Share Email Print
cover

Proceedings Paper

Developing hyperpolarized silicon particles for advanced biomedical imaging applications
Author(s): Nicholas Whiting; Jingzhe Hu; Pamela Constantinou; Niki Zacharias Millward; James Bankson; David Gorenstein; Anil Sood; Daniel Carson; Pratip Bhattacharya
Format Member Price Non-Member Price
PDF $14.40 $18.00

Paper Abstract

Silicon-based nanoparticles are ideally suited as biomedical imaging agents, due to their biocompatibility, biodegradability, and simple surface chemistry that is amenable to drug loading and targeting. A method of hyperpolarizing silicon particles using dynamic nuclear polarization (DNP), which increases magnetic resonance imaging (MRI) signals by 4-5 orders of magnitude through enhanced nuclear spin alignment, has recently been developed and shown viable as a contrast agent for in vivo MRI. Naturally occurring electronic defects on the particle surface obviate the need for exogenous radicals, and the enhanced spin polarization lasts for significantly longer than other hyperpolarized agents (tens of minutes, instead of <1 minute for other species). We report our recent advances in determining the MR characteristics of hyperpolarized silicon particles, which could lead to non-invasive, non-radioactive molecular targeted imaging of various cancer systems. A variety of particle sizes (20 nm-2 μm) were found to have hyperpolarized relaxation times ranging from ~10-50 minutes. The addition of various functional groups to the particle surface, including biocompatible polymers, aptamers, and antibodies had no effect to the hyperpolarization dynamics or relaxation times, and appear to satisfactorily survive the harsh temperature conditions of DNP. Preliminary in vivo studies examined a variety of particle administration routes in mice, including intraperitoneal, tail vein, and rectal injections, as well as oral gavage. Ongoing experiments include targeted molecular imaging in orthotopic murine models of ovarian and colorectal cancers.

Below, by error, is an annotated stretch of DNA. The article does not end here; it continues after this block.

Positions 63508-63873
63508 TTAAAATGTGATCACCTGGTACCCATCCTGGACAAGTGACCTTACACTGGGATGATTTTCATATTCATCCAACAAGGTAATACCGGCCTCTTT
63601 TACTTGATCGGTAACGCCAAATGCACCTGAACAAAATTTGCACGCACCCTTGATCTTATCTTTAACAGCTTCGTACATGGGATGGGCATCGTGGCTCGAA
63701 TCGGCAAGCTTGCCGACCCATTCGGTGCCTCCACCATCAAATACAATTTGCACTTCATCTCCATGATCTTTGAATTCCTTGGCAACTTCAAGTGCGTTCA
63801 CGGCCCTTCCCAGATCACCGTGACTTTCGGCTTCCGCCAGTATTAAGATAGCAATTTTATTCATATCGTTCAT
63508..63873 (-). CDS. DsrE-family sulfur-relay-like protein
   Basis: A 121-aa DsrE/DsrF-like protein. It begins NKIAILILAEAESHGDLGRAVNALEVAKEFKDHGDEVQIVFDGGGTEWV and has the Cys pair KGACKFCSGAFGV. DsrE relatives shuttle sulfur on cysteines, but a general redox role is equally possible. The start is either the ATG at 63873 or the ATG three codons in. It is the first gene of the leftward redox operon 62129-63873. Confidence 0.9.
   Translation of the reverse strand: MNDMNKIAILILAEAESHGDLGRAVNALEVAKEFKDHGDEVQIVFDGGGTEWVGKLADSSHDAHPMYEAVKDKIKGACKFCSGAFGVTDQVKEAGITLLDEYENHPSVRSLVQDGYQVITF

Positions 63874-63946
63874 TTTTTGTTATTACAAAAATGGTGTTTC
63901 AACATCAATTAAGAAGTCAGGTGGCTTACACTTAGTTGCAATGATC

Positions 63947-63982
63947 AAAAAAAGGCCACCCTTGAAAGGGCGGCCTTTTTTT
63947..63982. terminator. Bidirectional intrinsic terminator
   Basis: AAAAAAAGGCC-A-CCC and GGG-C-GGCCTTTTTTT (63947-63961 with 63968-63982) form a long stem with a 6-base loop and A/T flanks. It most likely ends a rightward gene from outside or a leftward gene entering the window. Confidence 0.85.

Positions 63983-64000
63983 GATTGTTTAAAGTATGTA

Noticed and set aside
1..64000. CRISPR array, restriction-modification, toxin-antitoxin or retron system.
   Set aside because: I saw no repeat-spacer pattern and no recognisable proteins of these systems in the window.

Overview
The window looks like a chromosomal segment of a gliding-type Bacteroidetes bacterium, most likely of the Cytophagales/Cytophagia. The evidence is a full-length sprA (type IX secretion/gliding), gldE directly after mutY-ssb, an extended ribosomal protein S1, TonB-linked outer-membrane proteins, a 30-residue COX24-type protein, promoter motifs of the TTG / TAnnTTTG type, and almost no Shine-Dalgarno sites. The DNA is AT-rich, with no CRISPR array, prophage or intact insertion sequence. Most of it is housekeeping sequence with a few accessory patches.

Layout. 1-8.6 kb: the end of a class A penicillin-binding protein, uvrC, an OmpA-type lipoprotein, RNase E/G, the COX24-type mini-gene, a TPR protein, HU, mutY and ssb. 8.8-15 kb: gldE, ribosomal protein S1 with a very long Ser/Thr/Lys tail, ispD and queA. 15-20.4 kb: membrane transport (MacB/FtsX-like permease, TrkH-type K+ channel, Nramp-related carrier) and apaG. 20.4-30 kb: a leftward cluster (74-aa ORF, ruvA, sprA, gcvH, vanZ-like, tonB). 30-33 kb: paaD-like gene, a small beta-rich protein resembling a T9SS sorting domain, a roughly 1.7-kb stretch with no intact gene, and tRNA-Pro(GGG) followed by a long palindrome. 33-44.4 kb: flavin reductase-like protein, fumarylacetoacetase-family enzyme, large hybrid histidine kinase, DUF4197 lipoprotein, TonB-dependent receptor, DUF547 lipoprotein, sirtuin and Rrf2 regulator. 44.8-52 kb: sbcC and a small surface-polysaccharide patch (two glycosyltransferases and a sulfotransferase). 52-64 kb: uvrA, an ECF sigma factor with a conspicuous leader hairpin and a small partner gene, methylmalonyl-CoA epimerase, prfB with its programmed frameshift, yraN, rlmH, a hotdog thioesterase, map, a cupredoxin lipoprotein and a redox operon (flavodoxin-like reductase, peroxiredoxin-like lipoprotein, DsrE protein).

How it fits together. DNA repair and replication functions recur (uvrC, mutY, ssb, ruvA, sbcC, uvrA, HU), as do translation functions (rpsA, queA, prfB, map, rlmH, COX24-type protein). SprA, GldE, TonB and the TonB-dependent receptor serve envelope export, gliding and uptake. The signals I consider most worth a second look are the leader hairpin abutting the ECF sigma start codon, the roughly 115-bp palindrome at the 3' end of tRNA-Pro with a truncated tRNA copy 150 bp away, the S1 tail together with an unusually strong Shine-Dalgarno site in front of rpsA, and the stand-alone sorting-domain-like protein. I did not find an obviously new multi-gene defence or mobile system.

Paper Details

Date Published: 17 March 2015
PDF: 8 pages
Proc. SPIE 9417, Medical Imaging 2015: Biomedical Applications in Molecular, Structural, and Functional Imaging, 941702 (17 March 2015); doi: 10.1117/12.2082252
Show Author Affiliations
Nicholas Whiting, The Univ. of Texas M.D. Anderson Cancer Ctr. (United States)
Jingzhe Hu, The Univ. of Texas M.D. Anderson Cancer Ctr. (United States)
Rice Univ. (United States)
Pamela Constantinou, Rice Univ. (United States)
Niki Zacharias Millward, The Univ. of Texas M.D. Anderson Cancer Ctr. (United States)
James Bankson, The Univ. of Texas M.D. Anderson Cancer Ctr. (United States)
David Gorenstein, The Univ. of Texas Health Science Ctr. at Houston (United States)
Anil Sood, The Univ. of Texas M.D. Anderson Cancer Ctr. (United States)
Daniel Carson, Rice Univ. (United States)
Pratip Bhattacharya, The Univ. of Texas M.D. Anderson Cancer Ctr. (United States)


Published in SPIE Proceedings Vol. 9417:
Medical Imaging 2015: Biomedical Applications in Molecular, Structural, and Functional Imaging
Barjor Gimi; Robert C. Molthen, Editor(s)

© SPIE. Terms of Use
Back to Top